The system recently completed acceptance testing, running applications in climate science, quantum chemistry, combustion science, materials science, nanoscience, fusion science, and astrophysics, as well as benchmarking applications that test supercomputing performance.
The Jaguar system, a Cray XT4 located at ORNL’s National Center for Computational Sciences, now uses more than 31,000 processing cores to deliver up to 263 trillion calculations a second (or 263 teraflops).
“The Department of Energy’s Leadership Computing Facility is putting unprecedented computing power in the hands of leading scientists to enable the next breakthroughs in science and technology,” said ORNL Director Thom Mason. “This upgrade is an essential step along that path, bringing us ever closer to the era of petascale computing [systems capable of thousands of trillions of calculations per second].”
Jaguar was among the most powerful computing systems within DOE’s Office of Science even before the recent upgrade and has delivered extraordinary results across a broad range of computational sciences.
“The leadership capability at Oak Ridge has been delivering real scientific results,” said Michael Strayer, associate director for advanced scientific computing research in the DOE Office of Science. “Benoît Roux of the University of Chicago used Jaguar to simulate in unprecedented detail the voltage-gated potassium channel, a membrane protein that responds to spikes of electricity by changing shape to allow potassium ions to enter a cell. This work has the potential to help us understand and control certain forms of cardiovascular and neurological disease.”
Climate scientists are calculating the potential consequences of greenhouse gas emissions and the potential benefits of limiting these emissions. Combustion scientists are modeling the most efficient designs for engines that use fossil fuels and biofuels. Fusion researchers are using the system to lead the way toward a clean and plentiful source of electricity. Physicists are exploring the secrets of the universe, illuminating its most elusive mysteries. And materials scientists are searching for the next revolution in technology.
“This is an important advancement,” said Thomas Zacharia, ORNL associate laboratory director for computing and computational sciences. “Leading researchers need many orders of magnitude more computing power and infrastructure than we can yet provide, and they have shown us how they will use these new resources, whether it be to predict the consequences of climate change at the regional level, design new materials with predetermined properties, discover new chemical catalysts, explore more efficient ways to manufacture biofuels, or simulate all important aspects of new reactor designs.”
"The U.S. Department of Energy and its Oak Ridge National Laboratory have been making huge strides in providing more and more simulation capabilities to advance some of the world’s most important scientific and engineering research—and invaluable partners with Cray to push the leading edge of supercomputing,” said Peter Ungaro, president and CEO of Cray. “This upgrade is another big milestone in leadership computing and we, along with many others around the world, are looking forward to learning about the scientific breakthroughs that are borne as a result of this powerful new computing capability.”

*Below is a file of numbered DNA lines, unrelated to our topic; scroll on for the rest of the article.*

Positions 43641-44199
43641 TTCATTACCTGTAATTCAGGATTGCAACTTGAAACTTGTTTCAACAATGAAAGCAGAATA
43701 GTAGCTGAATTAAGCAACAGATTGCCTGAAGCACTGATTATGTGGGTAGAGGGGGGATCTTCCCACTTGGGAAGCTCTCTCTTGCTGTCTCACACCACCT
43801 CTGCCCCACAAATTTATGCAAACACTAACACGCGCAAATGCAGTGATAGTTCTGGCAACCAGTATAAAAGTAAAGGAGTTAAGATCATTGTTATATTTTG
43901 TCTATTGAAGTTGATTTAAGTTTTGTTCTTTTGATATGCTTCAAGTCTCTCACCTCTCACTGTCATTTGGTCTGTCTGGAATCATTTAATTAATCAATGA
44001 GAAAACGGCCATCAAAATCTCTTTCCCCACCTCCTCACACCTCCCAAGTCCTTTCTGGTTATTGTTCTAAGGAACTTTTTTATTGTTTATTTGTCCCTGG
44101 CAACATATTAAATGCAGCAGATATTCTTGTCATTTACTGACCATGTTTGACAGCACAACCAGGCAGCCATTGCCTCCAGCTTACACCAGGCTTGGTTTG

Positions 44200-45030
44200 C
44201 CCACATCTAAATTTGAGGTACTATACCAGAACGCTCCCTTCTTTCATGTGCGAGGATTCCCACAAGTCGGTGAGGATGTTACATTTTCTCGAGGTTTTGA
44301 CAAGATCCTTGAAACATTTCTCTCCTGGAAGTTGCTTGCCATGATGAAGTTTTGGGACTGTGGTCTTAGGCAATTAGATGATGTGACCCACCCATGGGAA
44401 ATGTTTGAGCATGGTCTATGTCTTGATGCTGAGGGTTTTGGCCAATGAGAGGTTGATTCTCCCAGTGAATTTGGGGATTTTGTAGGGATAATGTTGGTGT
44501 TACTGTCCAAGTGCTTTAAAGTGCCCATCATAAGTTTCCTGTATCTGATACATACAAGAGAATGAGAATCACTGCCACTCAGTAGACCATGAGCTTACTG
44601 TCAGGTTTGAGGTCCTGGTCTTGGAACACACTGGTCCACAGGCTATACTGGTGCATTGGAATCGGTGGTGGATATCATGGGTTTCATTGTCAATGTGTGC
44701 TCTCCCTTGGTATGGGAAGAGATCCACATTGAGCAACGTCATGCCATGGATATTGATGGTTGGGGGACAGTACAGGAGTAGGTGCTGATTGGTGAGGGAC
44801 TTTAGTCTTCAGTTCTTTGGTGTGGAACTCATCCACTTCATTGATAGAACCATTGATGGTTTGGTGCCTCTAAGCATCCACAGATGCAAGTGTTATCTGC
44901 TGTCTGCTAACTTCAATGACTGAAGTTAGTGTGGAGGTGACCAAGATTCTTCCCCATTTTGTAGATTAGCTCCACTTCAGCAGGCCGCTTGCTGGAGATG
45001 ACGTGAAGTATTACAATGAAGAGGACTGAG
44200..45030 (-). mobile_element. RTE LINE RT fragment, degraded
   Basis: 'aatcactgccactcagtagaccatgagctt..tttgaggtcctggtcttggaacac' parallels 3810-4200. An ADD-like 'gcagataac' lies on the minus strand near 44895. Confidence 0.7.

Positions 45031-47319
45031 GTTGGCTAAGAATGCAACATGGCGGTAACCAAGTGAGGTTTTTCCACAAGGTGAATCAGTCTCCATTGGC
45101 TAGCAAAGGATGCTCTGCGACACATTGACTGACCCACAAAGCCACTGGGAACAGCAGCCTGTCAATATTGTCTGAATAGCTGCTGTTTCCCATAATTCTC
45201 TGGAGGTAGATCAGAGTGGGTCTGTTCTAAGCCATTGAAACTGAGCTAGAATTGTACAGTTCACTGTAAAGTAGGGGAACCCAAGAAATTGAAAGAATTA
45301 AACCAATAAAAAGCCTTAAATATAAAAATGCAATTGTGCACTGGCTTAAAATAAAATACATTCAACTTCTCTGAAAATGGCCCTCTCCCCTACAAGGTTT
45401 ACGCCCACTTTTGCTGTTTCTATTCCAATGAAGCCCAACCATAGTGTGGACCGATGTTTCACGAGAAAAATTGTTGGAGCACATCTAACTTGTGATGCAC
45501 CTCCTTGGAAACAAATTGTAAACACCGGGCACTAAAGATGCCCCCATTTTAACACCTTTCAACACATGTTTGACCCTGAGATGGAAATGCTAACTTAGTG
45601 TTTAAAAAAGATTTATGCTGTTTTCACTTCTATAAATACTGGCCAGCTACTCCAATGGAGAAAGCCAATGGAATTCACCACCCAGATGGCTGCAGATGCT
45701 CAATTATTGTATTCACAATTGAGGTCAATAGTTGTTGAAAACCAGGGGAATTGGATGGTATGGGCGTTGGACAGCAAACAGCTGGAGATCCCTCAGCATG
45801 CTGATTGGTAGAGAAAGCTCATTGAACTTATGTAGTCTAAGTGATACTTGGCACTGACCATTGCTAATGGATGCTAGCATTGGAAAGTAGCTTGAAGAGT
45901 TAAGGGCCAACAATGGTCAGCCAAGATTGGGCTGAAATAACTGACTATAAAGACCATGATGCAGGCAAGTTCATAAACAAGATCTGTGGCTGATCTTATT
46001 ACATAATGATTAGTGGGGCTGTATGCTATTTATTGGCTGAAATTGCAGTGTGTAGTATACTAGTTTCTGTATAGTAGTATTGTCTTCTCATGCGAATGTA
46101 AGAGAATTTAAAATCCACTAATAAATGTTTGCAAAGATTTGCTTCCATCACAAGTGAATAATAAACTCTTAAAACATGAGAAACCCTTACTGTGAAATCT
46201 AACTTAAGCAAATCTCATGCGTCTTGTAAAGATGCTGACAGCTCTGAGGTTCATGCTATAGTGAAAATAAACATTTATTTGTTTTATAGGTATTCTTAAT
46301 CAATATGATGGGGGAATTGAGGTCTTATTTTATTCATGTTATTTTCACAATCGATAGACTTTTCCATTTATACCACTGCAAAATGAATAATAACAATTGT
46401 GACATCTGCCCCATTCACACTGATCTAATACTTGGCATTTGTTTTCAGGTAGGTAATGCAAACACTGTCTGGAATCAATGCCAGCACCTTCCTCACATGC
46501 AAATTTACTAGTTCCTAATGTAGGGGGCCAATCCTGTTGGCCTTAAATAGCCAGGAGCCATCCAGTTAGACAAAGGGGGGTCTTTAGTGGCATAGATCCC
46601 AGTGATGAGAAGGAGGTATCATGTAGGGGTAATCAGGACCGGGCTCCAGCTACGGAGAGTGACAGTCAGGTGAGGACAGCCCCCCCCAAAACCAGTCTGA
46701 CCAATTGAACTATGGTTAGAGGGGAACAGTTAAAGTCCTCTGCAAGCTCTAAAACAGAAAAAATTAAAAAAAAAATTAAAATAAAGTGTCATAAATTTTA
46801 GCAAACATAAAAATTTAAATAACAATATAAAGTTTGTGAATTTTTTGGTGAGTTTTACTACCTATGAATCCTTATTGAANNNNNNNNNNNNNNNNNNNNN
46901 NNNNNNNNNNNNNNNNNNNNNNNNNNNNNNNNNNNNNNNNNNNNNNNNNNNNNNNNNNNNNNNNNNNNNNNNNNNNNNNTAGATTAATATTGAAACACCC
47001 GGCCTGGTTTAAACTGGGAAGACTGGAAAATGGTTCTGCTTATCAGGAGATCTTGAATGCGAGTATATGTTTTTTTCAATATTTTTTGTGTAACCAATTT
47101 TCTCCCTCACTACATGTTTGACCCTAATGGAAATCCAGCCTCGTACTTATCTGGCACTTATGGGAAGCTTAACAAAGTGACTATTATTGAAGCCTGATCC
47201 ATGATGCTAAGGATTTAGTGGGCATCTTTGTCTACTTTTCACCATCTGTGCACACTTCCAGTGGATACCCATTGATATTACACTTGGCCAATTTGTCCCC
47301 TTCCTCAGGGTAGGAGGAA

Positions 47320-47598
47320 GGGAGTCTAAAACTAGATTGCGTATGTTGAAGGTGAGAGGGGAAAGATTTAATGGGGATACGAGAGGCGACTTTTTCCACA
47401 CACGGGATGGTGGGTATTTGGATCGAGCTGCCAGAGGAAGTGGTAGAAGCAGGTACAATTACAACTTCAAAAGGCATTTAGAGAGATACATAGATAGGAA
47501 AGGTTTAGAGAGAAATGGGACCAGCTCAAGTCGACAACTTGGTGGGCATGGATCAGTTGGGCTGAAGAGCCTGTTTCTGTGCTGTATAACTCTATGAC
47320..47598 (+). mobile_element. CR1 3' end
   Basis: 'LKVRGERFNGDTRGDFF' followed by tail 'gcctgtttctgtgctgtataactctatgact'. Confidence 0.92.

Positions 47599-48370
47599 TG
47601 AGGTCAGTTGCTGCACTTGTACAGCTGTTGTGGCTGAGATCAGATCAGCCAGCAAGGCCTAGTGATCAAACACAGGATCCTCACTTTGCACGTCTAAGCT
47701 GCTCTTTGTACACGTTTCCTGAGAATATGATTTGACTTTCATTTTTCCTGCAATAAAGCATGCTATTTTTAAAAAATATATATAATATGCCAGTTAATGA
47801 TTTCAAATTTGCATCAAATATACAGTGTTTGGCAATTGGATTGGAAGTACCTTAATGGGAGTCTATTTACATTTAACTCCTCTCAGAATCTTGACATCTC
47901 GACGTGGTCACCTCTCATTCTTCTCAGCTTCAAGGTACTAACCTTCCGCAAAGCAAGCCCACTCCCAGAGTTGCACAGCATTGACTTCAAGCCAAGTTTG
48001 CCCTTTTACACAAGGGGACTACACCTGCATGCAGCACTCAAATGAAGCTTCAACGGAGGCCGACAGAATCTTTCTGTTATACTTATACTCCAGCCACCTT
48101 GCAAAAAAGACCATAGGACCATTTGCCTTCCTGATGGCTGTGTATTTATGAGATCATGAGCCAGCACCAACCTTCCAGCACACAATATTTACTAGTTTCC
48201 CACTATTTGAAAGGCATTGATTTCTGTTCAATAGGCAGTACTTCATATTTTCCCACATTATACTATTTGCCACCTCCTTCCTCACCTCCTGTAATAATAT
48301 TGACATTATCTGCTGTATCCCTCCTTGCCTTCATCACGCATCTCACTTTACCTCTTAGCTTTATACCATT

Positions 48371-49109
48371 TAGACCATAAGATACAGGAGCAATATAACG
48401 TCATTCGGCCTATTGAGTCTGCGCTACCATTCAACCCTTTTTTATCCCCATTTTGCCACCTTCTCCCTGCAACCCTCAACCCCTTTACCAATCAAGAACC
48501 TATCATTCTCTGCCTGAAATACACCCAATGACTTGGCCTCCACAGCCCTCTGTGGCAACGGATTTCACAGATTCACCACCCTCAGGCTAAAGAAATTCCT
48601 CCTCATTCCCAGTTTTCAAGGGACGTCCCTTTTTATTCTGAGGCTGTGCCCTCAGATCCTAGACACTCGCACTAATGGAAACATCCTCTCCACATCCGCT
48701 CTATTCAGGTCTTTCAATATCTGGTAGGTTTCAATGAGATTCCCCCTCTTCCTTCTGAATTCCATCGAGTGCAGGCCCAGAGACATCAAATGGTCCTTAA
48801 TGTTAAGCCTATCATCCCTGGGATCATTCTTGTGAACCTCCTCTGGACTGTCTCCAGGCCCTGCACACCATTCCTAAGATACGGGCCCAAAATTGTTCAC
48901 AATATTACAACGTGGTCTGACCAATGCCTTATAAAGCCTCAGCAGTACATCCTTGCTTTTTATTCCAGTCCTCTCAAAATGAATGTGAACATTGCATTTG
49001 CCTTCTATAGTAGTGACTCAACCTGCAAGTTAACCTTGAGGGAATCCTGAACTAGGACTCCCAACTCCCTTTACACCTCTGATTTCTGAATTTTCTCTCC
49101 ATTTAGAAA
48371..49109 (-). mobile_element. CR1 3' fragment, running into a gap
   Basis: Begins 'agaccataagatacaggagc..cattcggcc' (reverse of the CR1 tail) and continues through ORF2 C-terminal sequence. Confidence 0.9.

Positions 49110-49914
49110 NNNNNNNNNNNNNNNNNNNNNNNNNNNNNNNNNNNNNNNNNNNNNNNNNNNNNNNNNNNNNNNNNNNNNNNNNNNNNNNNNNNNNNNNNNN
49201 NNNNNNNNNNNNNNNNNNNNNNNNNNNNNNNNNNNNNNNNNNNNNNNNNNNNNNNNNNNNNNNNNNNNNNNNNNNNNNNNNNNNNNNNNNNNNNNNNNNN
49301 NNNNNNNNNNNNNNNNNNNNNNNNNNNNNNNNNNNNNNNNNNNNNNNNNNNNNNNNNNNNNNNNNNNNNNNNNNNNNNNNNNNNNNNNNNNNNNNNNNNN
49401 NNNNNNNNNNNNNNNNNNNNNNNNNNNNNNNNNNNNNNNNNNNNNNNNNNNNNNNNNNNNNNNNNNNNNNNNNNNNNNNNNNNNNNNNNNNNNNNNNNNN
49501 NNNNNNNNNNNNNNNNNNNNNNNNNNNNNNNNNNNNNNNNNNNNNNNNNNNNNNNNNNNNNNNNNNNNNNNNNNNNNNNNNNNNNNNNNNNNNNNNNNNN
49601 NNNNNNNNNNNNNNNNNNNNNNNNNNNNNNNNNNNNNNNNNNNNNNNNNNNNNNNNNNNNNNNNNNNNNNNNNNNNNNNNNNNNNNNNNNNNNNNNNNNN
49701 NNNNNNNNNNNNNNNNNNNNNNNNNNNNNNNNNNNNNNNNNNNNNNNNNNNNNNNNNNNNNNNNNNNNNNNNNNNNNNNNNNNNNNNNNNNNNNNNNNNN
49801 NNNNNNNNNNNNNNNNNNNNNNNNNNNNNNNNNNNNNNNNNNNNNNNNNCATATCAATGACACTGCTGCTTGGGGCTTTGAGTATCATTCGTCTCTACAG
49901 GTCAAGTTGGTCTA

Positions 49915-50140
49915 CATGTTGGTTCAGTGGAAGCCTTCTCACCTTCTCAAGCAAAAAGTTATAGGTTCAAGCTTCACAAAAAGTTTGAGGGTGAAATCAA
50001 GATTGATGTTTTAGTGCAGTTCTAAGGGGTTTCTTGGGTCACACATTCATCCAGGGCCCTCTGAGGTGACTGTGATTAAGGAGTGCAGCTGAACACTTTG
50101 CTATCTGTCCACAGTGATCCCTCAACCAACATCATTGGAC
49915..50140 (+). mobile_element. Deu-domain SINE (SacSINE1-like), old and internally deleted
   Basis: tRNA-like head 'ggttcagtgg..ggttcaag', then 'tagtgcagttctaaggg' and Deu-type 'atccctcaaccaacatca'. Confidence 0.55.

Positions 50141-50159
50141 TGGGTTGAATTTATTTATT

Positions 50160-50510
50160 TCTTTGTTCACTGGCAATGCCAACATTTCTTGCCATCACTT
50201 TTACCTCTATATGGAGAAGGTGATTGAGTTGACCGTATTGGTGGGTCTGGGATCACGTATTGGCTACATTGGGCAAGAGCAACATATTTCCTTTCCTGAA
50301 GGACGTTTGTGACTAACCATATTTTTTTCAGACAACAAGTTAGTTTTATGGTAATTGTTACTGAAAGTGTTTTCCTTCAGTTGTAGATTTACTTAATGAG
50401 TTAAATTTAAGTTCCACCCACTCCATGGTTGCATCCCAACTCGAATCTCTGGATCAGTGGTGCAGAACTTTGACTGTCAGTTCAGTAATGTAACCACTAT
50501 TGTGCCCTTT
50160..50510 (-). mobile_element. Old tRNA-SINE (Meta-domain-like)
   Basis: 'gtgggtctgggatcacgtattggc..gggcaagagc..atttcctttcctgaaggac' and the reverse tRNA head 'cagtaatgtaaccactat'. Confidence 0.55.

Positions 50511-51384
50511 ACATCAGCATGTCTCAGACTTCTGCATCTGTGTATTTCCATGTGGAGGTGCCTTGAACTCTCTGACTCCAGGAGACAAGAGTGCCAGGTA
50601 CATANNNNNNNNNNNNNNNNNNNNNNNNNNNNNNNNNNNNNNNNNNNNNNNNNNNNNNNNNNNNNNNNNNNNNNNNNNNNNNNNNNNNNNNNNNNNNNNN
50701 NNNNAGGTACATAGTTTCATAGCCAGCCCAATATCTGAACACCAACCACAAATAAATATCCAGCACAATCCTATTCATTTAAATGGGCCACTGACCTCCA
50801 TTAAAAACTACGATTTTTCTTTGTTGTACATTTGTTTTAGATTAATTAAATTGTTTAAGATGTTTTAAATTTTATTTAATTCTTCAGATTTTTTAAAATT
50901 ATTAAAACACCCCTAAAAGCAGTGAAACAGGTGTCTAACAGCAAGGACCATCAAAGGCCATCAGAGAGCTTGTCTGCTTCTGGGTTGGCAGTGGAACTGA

With its new power, Jaguar will be able to double its contribution to DOE’s Innovative and Novel Computational Impact on Theory and Experiment program, which is revolutionizing key areas of science by facilitating the world’s most challenging computer simulations. The NCCS will host 30 INCITE projects in 2008 from universities, private industry, and government research laboratories, contributing more than 140 million processor hours on Jaguar.
Leo Williams | newswise
Researchers create new technique for manipulating polarization of terahertz radiation
20.07.2017 | Brown University
Holograms taken to new dimension
19.07.2017 | University of Utah
Physicists have developed a new technique that uses electrical voltages to control the electron spin on a chip. The newly-developed method provides protection from spin decay, meaning that the contained information can be maintained and transmitted over comparatively large distances, as has been demonstrated by a team from the University of Basel’s Department of Physics and the Swiss Nanoscience Institute. The results have been published in Physical Review X.
For several years, researchers have been trying to use the spin of an electron to store and transmit information. The spin of each electron is always coupled...
What is the mass of a proton? Scientists from Germany and Japan successfully did an important step towards the most exact knowledge of this fundamental constant. By means of precision measurements on a single proton, they could improve the precision by a factor of three and also correct the existing value.
To determine the mass of a single proton still more accurate – a group of physicists led by Klaus Blaum and Sven Sturm of the Max Planck Institute for Nuclear...
The research team of Prof. Dr. Oliver Einsle at the University of Freiburg's Institute of Biochemistry has long been exploring the functioning of nitrogenase....
A one trillion tonne iceberg - one of the biggest ever recorded -- has calved away from the Larsen C Ice Shelf in Antarctica, after a rift in the ice,...
Physics supports biology: Researchers from PTB have developed a model system to investigate friction phenomena with atomic precision
Friction: what you want from car brakes, otherwise rather a nuisance. In any case, it is useful to know as precisely as possible how friction phenomena arise –...
19.07.2017 | Event News
12.07.2017 | Event News
12.07.2017 | Event News
20.07.2017 | Information Technology
20.07.2017 | Materials Sciences
20.07.2017 | Physics and Astronomy